The plummeting EU carbon price means that repairing the EU emissions trading system is more urgent, said Niels Ladefoged, member of cabinet for the European Commission's Climate Action division, speaking at a conference in Brussels on Tuesday.
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"Repairing the ETS is more urgent than some thought... we can see why there is the urge for the rapid adoption of EC proposals from January," he said in response to queries over an EC reaction to a plummeting carbon price.
EU Allowances collapsed to a nine-month low March 28 with prices dropping to Eur3.71/mt by around midday -- the lowest price since July 2013 -- as traders pulled the plug on long positions amid expectations that data this Tuesday would show a significant drop in CO2 emissions across the EU ETS in 2013.
Traders said the drop indicated that EU legislation that backloads 900 million EUAs from auctions over 2014 to 2016, which initially had a positive effect prices, is now not expected to have as large an impact as anticipated.
"Backloading is now a reality but it was always meant to be a short-term solution. We need to look to long-term solutions for the ETS," Ladefoged said at the conference.
"We need 2030 targets -- we need stricter targets to make the ETS credible. If the [carbon] price is so low, it has no impact on people and member states will move then to other policies," he said.
EC LOOKS TO PROTECT INDUSTRY WITH ETS REDESIGN
As the EC moves forward with its plans to redesign the ETS, it will focus on how to correct for heavy industry losses under the ETS but also within a global context, said Ladefoged.
The EC is moving forwards with plans to redesign the ETS post-2020 "soon" and will look closely at the "cross-sectoral correction factor," he said.
But a cross-sectoral correction is not going to fix making climate action competitive, said David Hone, chief climate change officer for Royal Dutch Shell.
The key elements of carbon pricing, carbon capture and storage technology and renewable energy are all critical, "but it is also a question of how we implement them," said Hone.
The emphasis should be on the lowest-cost option, he said.
Member states had chosen to take further climate action to support low carbon technologies for "a good reason," he said.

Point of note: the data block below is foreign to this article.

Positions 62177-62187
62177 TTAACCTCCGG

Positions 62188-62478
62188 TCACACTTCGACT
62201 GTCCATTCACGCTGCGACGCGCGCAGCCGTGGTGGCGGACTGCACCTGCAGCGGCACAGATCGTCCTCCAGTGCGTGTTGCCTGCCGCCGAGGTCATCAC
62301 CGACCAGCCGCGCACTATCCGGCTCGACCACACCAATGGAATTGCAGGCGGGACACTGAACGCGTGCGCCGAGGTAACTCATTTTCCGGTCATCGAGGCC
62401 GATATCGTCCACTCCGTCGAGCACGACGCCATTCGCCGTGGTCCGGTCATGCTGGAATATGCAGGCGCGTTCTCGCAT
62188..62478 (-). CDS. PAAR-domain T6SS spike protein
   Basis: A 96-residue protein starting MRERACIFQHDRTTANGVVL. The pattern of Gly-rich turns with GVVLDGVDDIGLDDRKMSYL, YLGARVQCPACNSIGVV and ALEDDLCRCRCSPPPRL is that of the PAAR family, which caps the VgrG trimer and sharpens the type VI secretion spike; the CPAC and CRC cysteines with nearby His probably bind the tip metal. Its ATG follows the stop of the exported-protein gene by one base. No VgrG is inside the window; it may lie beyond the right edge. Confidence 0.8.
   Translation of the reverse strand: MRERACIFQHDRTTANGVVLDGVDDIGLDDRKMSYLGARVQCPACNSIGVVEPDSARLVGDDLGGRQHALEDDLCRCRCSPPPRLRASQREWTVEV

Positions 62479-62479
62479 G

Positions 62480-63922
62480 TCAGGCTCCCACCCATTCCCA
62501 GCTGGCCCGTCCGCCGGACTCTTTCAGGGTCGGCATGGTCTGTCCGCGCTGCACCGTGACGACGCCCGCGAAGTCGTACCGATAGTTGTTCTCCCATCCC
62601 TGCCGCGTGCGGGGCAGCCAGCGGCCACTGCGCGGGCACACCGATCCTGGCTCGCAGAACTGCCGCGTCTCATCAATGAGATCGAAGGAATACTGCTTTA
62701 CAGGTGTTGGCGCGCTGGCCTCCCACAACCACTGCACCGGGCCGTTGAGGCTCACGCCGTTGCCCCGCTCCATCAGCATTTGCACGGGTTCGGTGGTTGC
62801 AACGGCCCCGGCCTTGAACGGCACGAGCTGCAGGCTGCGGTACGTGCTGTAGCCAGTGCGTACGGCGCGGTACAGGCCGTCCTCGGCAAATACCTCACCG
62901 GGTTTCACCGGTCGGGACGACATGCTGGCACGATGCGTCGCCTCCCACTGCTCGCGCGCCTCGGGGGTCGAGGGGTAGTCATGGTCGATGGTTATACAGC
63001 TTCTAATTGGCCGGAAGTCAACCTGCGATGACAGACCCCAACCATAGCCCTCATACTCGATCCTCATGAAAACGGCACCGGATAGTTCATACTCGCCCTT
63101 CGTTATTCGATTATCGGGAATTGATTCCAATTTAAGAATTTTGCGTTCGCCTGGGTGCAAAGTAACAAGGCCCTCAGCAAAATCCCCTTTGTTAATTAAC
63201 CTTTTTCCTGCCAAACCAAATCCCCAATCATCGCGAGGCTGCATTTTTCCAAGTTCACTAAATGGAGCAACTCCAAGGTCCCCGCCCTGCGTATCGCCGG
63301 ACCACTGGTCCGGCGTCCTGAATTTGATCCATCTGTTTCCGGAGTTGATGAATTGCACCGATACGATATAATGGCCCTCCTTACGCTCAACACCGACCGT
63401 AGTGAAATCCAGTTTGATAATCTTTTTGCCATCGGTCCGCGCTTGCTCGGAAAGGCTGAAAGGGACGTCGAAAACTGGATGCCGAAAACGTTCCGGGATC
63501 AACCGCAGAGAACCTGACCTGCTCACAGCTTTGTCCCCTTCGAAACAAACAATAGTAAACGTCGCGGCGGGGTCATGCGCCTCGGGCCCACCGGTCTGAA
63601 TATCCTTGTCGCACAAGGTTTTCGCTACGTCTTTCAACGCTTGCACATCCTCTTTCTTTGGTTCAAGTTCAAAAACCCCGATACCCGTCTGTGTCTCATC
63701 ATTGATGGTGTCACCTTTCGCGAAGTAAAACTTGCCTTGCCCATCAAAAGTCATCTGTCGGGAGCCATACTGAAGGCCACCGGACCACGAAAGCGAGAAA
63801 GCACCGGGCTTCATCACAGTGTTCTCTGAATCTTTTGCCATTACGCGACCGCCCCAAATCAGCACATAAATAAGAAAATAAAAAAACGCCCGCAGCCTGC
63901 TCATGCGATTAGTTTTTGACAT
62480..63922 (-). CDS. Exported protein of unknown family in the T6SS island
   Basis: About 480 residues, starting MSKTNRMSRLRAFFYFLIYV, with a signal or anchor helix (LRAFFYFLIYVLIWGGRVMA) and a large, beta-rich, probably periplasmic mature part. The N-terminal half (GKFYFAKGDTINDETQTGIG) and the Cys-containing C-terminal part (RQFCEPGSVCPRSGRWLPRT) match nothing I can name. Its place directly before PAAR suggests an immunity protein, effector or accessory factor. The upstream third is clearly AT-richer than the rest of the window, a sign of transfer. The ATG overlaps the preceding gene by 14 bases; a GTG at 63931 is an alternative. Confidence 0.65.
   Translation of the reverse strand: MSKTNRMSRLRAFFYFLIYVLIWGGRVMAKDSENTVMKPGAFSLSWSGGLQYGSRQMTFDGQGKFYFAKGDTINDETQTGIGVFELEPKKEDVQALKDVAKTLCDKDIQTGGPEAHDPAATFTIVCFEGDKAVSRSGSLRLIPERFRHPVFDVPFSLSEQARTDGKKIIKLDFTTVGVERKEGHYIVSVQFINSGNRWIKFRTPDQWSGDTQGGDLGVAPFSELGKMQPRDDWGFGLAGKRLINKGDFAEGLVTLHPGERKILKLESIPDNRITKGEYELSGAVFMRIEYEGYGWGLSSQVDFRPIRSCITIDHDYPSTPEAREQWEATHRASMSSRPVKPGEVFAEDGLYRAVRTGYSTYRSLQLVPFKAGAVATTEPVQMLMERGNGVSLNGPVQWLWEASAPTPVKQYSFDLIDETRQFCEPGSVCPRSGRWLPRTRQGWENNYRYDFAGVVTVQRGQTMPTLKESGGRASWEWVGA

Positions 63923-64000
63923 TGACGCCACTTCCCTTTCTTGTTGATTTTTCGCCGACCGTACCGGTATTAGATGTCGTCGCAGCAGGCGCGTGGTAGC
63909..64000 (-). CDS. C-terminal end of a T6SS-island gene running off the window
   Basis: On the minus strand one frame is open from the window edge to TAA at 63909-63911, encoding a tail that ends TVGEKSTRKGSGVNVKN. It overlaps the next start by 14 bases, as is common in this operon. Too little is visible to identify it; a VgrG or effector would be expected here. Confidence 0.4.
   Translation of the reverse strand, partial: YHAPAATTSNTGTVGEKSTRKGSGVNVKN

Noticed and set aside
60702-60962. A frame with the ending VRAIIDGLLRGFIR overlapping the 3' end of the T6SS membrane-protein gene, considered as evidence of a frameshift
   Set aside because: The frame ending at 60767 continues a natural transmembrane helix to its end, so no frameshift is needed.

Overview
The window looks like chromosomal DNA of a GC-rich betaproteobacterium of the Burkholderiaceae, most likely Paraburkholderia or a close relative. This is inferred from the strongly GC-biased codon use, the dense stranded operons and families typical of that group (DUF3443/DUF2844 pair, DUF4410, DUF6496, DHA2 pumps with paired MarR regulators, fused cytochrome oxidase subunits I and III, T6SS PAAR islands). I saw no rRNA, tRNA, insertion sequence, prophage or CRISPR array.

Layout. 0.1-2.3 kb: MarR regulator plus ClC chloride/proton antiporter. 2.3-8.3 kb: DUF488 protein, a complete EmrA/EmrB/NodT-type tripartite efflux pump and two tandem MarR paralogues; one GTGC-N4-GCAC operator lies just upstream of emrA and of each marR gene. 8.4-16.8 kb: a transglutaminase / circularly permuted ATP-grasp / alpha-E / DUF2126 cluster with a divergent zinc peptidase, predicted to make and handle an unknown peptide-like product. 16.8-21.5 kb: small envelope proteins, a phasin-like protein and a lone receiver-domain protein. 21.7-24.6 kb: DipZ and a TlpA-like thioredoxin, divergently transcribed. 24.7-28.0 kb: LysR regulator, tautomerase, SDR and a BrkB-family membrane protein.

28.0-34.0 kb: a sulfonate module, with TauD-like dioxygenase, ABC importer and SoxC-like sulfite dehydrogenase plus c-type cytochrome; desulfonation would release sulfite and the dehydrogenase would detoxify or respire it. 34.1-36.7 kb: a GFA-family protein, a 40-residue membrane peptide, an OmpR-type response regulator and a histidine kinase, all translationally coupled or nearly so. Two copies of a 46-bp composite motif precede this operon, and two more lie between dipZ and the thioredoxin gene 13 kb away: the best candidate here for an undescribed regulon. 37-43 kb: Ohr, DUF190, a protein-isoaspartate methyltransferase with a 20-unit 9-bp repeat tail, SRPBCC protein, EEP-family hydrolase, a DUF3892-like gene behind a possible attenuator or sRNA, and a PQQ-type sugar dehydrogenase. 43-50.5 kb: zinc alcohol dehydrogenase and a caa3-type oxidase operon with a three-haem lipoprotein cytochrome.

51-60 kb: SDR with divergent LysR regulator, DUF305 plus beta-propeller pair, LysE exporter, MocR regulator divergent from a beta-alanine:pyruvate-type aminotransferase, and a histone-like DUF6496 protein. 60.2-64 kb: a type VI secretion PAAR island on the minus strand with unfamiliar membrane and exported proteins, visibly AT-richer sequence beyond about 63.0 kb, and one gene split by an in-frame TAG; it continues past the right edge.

"The UK's carbon floor price is being used to deliver one CCS project," he said, but added that individual member state action may not be the policy.
"Is this really a good example for the rest of the world? Clearly there are issues that need to be addressed," Hone said.
Rising energy costs are a problem for Europe's industry but the focus of creating energy policies driving carbon reduction should not be on rising energy costs but should instead focus on other areas, such as decreasing energy intensity through energy efficiency measures and through the uptake of renewable energy, Ladefoged said.
"Energy efficiency and low carbon technology markets is a growing industry and we should take decisive action now... this is where our future lies," he said.
"We have a trade deficit in energy costs -- if we did something about it now we might be better off," he said.
Shale gas could also be a solution for Europe's low carbon energy search but not in the same way as for the US, Ladefoged said.
"Yes, shale gas is a gamechanger but Europe needs to play to its strengths," he said.
The US has seen a shale gas revolution in recent years which has impacted not only the price of gas in the US but also energy prices in Europe, due to an influx of cheap US coal which has been displaced from the domestic market there by cheaper gas.
Ladefoged said that the EC will look further in to energy efficiency this year. The EC is expected to come out with a report on energy efficiency targets post-2020 this summer.